Beah’s book of tragic descent into war as a 12-year-old is striking for many reasons on several levels. It seems to be placed somewhere between Keroauc’s “On the Road” and McCarthy’s “The Road.” It illuminates an unsettling postmodern world highly influenced by drugs and western war movies. It is a road novel, but very much more about coming of age and a loss of innocence in a demented, perverse, unfortunate, shameful (I can’t stop!) modern world.

Reminiscent of the scene in Jarhead when the marines whoop and holler to Apocalypse Now, Beah relates that, “We watched movies at night. War movies, Rambo: First Blood, Rambo II, Comando, and so on, with the aid of a generator or sometimes a car battery. We all wanted to be like Rambo; we couldn’t wait to implement his techniques. When we ran out of food, drugs, ammunition, and gasoline to watch war films, we raided rebel camps, in towns, villages, and forests. We also attacked civilian villages to capture recruits and whatever else we could find.”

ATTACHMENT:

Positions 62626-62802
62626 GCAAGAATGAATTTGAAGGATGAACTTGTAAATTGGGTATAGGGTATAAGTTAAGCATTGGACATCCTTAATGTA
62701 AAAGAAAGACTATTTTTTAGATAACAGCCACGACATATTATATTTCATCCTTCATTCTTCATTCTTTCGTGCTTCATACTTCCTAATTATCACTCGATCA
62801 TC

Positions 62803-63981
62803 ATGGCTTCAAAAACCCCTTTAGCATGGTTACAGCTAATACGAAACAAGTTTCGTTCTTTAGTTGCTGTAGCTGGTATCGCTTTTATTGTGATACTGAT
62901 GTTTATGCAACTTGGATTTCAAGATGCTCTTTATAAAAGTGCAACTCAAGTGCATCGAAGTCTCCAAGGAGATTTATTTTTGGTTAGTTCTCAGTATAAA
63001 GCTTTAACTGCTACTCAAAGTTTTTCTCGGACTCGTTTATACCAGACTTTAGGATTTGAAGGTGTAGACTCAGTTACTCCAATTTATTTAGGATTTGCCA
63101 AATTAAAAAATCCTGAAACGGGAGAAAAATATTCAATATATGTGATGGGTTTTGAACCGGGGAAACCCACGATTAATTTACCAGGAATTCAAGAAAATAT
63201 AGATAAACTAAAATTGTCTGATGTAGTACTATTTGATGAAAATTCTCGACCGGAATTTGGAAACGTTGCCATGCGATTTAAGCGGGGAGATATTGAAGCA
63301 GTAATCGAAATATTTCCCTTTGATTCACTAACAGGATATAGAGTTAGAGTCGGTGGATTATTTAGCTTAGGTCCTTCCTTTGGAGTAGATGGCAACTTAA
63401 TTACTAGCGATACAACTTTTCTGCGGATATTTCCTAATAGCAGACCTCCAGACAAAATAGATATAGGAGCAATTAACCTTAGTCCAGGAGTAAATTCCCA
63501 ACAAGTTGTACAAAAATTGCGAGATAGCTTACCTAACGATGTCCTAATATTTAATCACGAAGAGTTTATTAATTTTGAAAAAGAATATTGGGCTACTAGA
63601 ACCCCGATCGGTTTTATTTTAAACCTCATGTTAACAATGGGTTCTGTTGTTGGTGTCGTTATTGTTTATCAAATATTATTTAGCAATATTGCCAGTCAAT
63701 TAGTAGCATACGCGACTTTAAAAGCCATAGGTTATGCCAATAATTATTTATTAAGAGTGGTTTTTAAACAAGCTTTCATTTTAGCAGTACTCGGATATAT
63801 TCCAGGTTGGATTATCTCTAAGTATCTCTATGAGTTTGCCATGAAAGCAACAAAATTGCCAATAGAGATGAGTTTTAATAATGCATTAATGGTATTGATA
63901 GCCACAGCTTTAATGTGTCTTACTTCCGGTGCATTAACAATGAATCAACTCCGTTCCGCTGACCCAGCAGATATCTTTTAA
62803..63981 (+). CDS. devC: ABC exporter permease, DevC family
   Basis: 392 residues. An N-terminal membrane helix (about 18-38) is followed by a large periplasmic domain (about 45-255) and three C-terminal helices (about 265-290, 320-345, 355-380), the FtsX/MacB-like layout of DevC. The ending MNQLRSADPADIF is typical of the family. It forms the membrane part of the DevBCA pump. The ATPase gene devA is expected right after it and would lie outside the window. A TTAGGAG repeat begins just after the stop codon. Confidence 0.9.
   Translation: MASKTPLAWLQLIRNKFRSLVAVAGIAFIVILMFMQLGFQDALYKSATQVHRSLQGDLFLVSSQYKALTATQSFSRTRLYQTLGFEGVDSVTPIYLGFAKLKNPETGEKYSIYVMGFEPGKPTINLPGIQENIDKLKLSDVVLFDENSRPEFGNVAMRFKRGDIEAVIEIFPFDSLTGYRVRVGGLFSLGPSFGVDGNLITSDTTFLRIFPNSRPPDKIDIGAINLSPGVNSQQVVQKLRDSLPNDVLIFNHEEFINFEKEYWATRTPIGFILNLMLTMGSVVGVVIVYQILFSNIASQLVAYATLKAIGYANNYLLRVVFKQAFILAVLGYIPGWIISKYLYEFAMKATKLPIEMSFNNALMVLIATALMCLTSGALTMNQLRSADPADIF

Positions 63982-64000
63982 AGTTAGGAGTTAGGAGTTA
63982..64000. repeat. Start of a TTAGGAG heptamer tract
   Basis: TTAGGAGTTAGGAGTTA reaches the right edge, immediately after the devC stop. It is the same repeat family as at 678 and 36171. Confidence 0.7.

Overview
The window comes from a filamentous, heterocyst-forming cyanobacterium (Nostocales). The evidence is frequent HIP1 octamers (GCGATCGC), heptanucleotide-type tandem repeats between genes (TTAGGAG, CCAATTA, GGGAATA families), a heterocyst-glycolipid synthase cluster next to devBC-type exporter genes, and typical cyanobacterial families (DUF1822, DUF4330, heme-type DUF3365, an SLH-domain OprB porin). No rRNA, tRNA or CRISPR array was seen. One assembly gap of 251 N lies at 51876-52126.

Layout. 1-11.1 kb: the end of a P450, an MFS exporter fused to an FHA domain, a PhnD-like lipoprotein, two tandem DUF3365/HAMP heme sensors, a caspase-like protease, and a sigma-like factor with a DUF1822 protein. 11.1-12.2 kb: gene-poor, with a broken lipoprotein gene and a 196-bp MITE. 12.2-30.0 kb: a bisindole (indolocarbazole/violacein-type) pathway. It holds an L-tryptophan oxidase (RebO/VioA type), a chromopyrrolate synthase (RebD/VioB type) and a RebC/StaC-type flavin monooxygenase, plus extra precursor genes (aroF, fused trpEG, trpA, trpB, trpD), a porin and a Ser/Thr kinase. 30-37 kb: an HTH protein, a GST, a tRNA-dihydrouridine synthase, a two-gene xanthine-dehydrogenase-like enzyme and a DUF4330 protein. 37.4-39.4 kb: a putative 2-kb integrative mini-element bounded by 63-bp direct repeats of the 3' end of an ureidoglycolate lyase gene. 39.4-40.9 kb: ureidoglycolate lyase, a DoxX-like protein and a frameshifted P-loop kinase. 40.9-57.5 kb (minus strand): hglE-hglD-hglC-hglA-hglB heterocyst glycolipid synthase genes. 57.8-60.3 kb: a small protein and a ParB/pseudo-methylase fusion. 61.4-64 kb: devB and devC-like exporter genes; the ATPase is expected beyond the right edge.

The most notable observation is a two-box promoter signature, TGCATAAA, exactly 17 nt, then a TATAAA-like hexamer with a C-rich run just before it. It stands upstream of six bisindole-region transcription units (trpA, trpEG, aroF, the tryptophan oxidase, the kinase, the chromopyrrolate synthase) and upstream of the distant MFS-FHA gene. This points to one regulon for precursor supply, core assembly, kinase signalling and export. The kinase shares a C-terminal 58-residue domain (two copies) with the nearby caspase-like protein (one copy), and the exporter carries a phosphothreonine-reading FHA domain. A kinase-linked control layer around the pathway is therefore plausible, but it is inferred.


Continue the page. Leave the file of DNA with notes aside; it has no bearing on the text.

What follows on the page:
Beah’s prose is dominated by plain and simple descriptive language, a style that portrays one of the story’s more interesting elements: the amazing ability of people to quickly adapt. It is truly an admirable quality for a usually deficient species: “Oh. We’re being raided. Our way of life that we’ve known for years is over and our entire family is dead. We better move on.” Survival. It is captivating. Especially the way Beah shares it. He does so with simple eloquence and an appropriate and refreshing lack of sentimentality and drama that does not betray any severity and immediacy. Whereas Beasts of no Nation has a very stylized voice to accompany the similarly frenzied content, and What is the What takes a more straightforward collage-combining-Memphis Belle-esque everything goes into it approach, Long Way Gone has a very simple narrative voice and structure that realistically compliments the haunting, intense events portrayed. While this approach is abrupt, disjointed, and rough around the edges at times, it rings as absolutely authentic.